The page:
By Andrea Valencia
On her first day of classes at San Francisco International High School, Jennifer Chavac, an 11th grader, was busy. This is her third year at this school and she’s proven to be a dedicated student. Today, she was in charge of showing City and School District officials what her Science class is like.
Her most important task, however, was serving as a role model for the young immigrant students appearing for their first day of classes—a number that has jumped with the recent increase in unaccompanied minors coming into the United States. The Los Angeles Unified School System expected more than 1,000 new immigrant students, according to the LA Times and the same story estimated that 60,000 unaccompanied minors will be absorbed in school systems across the country.
The entry on the first day of school begins in the most mundane of ways.
“Today is about finding your way around because some teachers don’t have homerooms yet,” Chavac said.
SFIHS opened in 2009 with 37 students and during the school year of 2012-2013, the school had 326 students enrolled. All of the students are recent immigrants and learning English as a second language. The maximum capacity of the school is 400. The school has seen a 25 percent increase in unaccompanied minors enrolling in the last six years—a group that the school has accepted since its inception.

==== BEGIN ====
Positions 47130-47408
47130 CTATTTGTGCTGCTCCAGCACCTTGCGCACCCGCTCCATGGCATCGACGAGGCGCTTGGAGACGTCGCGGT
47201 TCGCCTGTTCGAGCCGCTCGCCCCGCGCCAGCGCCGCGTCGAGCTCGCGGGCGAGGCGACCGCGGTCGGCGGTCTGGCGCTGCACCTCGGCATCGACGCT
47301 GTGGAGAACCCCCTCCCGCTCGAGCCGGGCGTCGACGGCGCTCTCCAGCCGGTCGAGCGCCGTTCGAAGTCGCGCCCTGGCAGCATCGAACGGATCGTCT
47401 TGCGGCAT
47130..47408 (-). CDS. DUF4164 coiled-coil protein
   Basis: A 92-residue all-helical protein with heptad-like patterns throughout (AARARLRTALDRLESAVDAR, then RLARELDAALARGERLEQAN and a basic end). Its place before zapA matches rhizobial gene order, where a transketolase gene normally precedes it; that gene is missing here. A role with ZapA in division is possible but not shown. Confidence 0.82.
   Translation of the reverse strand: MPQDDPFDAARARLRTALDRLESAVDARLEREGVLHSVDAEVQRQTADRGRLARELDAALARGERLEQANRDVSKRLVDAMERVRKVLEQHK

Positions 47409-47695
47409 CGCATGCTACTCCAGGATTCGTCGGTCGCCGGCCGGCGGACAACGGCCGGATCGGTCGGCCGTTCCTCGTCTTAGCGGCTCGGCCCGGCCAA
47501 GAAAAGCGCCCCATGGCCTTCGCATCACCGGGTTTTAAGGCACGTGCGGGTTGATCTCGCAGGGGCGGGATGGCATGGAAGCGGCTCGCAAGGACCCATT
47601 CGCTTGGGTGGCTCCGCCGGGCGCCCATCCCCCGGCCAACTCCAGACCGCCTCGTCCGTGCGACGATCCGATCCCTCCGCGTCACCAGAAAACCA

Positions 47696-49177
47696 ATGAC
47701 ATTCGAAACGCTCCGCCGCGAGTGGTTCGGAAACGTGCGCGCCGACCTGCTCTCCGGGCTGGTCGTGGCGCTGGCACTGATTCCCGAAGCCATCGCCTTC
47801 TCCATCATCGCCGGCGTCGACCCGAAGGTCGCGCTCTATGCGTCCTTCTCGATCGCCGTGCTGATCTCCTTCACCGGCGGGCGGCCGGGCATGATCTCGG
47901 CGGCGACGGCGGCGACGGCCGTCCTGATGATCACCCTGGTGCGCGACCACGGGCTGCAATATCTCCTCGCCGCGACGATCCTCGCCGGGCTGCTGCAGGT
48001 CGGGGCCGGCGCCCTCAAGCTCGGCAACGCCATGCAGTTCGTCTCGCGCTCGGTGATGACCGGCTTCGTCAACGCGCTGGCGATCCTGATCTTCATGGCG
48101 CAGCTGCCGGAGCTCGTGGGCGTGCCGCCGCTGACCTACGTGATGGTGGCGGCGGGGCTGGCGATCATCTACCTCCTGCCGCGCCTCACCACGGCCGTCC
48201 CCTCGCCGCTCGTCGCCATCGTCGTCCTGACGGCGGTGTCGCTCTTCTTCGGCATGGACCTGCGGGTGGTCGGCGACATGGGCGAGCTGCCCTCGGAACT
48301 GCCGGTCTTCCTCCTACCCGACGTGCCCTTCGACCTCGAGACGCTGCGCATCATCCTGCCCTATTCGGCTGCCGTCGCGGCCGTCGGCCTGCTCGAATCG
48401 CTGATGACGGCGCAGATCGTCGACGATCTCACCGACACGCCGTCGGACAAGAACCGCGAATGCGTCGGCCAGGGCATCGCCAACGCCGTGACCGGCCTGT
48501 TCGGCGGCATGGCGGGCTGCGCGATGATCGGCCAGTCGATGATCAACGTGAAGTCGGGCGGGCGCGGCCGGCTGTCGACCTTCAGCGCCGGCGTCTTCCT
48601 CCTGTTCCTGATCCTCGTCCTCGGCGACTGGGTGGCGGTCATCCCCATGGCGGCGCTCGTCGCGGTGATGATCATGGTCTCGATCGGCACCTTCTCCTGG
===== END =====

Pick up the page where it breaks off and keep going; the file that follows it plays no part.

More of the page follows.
Superintendent Richard Carranza warned that the number of unaccompanied children is surpassing the capacity of schools in San Francisco and that around 150 or more students will be enrolling at other high schools in the city. However, the School District has hired…
(Featured Photo: Jennifer Chavac, 16, with Supervisor David Campos and School Superintendent Richard Carranza at the first day of school at SFIHS.)
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